Spider silk further developed for medical purposes
Fibers with two differently functionalized sides are intended to heal damaged nerve and muscle strands more quickly.
Faster healing of damaged nerves and muscles - that's what researchers at the University of Bayreuth expect from specially spun fibers made from biotechnologically produced spider silk. Spider silk is non-toxic, well tolerated by the body and hardly colonized by microbes. At the same time, the material is tough, strong and biodegradable. For this reason, medicine is already testing it to create a support scaffold on which damaged nerve cells can regrow. So far, however, this process is still taking a very long time.
Amino acids replaced
The research team has therefore optimized the natural fiber in several ways. To do this, the experts have adapted a microorganism to produce two special spider silk proteins. In the first protein, one amino acid is altered compared to the natural protein, reversing the protein's electrical charge. "This makes the material surface more attractive to cells," explains Thomas Scheibel of the University of Bayreuth.
In the second protein, the researchers also exchanged an amino acid, here for the amino acid cysteine. Cysteines are a prerequisite for a certain chemical method by means of which a molecule can be functionalized quite easily by a chemical reaction. Experts therefore speak of "click chemistry" because the desired change can be applied almost by "click".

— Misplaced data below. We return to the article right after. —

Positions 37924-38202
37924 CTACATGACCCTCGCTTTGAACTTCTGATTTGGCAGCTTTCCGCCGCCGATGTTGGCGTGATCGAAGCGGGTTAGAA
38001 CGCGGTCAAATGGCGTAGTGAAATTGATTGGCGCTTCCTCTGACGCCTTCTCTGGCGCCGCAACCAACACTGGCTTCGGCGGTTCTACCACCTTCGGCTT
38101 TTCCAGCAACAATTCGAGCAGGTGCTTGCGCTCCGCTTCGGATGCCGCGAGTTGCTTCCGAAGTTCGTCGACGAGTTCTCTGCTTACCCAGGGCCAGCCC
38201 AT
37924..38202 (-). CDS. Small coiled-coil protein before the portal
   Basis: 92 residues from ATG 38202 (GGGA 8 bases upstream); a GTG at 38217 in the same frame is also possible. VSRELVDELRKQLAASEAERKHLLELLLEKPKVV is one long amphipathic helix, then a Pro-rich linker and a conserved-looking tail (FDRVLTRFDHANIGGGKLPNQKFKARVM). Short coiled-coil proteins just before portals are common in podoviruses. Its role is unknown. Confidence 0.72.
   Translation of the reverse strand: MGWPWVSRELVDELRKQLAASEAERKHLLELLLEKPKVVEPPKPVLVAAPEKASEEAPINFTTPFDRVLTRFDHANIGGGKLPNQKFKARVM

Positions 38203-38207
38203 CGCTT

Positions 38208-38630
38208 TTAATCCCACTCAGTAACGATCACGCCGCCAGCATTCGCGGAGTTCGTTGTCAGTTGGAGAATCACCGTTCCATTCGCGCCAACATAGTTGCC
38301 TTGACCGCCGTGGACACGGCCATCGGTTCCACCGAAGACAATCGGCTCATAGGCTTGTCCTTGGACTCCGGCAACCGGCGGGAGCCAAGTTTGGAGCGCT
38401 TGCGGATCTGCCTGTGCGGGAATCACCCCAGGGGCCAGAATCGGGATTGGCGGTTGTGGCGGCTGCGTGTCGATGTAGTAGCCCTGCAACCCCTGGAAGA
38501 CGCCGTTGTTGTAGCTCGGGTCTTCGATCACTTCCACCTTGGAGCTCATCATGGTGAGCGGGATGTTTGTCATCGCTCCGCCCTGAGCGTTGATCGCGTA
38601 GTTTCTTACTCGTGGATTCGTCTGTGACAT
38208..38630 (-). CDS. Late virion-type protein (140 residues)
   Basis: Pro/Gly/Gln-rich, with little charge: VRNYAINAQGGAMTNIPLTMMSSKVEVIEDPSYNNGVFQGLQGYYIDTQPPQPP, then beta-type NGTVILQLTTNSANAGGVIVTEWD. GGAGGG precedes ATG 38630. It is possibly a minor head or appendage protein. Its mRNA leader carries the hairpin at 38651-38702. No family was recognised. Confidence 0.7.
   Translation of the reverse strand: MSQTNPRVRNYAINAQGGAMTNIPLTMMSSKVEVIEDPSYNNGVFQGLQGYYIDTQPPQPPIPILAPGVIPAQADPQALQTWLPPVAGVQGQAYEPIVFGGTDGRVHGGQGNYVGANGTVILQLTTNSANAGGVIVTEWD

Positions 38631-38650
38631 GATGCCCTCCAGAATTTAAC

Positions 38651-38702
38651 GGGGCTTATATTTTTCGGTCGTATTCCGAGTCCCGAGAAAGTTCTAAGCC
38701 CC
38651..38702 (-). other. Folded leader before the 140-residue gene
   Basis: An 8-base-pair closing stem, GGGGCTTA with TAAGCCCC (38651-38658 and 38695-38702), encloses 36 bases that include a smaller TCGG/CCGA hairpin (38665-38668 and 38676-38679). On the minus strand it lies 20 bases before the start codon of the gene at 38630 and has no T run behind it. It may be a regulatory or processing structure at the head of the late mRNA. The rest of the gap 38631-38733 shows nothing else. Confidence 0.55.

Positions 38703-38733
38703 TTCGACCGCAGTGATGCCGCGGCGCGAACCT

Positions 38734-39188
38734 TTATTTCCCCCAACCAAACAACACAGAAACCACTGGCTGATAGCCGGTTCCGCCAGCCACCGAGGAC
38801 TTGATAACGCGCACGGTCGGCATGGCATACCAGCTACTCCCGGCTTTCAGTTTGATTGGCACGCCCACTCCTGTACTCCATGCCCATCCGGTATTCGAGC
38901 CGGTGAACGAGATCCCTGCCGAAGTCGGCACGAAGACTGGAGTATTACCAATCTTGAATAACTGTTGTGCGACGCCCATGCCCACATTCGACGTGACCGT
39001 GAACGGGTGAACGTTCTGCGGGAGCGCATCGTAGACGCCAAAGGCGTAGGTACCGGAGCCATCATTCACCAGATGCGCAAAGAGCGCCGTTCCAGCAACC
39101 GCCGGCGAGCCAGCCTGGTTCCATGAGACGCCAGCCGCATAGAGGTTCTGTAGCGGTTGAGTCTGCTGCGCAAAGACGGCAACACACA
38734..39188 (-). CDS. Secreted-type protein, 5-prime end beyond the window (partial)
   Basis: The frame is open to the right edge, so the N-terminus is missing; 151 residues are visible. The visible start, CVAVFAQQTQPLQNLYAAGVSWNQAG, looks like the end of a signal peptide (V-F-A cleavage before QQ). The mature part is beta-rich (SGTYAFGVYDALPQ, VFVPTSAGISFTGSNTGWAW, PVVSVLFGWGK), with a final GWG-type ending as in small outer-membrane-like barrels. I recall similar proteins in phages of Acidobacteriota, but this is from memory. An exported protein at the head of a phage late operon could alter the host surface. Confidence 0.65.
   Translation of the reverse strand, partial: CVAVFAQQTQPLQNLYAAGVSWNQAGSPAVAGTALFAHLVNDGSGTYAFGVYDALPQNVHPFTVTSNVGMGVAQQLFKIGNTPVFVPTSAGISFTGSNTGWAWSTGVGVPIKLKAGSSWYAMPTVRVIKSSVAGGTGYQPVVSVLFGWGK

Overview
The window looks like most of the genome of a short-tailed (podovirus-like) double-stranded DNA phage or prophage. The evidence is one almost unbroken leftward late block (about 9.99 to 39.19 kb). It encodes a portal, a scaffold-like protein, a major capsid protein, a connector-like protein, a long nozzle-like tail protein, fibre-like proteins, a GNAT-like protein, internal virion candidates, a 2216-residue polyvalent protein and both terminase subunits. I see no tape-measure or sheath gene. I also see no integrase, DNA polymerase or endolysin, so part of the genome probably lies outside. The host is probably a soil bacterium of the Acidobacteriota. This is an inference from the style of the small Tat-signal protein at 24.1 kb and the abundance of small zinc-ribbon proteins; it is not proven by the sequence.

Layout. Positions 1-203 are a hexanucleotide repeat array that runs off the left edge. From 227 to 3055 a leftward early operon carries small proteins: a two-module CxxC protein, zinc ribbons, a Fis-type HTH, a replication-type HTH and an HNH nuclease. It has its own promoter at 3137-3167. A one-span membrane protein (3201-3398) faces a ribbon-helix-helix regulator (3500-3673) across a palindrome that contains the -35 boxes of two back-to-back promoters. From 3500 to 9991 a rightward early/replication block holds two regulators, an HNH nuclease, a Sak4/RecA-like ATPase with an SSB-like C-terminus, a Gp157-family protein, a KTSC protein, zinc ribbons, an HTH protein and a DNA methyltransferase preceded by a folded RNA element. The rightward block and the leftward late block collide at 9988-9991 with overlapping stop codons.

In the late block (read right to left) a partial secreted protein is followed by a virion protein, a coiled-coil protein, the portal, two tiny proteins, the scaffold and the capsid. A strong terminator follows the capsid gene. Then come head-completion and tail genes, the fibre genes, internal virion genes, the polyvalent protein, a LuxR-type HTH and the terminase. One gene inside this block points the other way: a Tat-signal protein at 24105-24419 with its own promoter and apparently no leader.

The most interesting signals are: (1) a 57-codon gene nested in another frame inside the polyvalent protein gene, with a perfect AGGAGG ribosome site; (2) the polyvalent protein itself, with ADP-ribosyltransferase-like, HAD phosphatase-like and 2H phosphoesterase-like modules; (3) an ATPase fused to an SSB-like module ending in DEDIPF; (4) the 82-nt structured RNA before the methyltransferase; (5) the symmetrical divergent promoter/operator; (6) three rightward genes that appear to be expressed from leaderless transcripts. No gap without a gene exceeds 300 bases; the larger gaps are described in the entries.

Stimulate muscles and grow nerves
The researchers finally used a special process to spin these two types of biotechnologically produced spider silk proteins into a fiber that easily docks to cells on the one hand and can be easily coated with certain molecules on the other. In their study, the team chose nanoparticles of gold as a proof of concept to make the fibers good electrical conductors. "Muscles can be electrically stimulated, which would be possible on such a 'gold wire' made of spider silk fibers," Scheibel reasoned. The electrical stimulus would stimulate muscle growth. Moreover, such success would be easy to prove because the flowing current can be measured.
In the long term, however, other compounds are to be clicked onto the spider silk fibers that have much greater healing potential. For example, growth factors would be possible, so that nerve cells not only use the spider silk as a support scaffold, but can grow in a more targeted and faster manner. The Bayreuth team has published details of the new manufacturing process in the journal "Angewandte Chemie".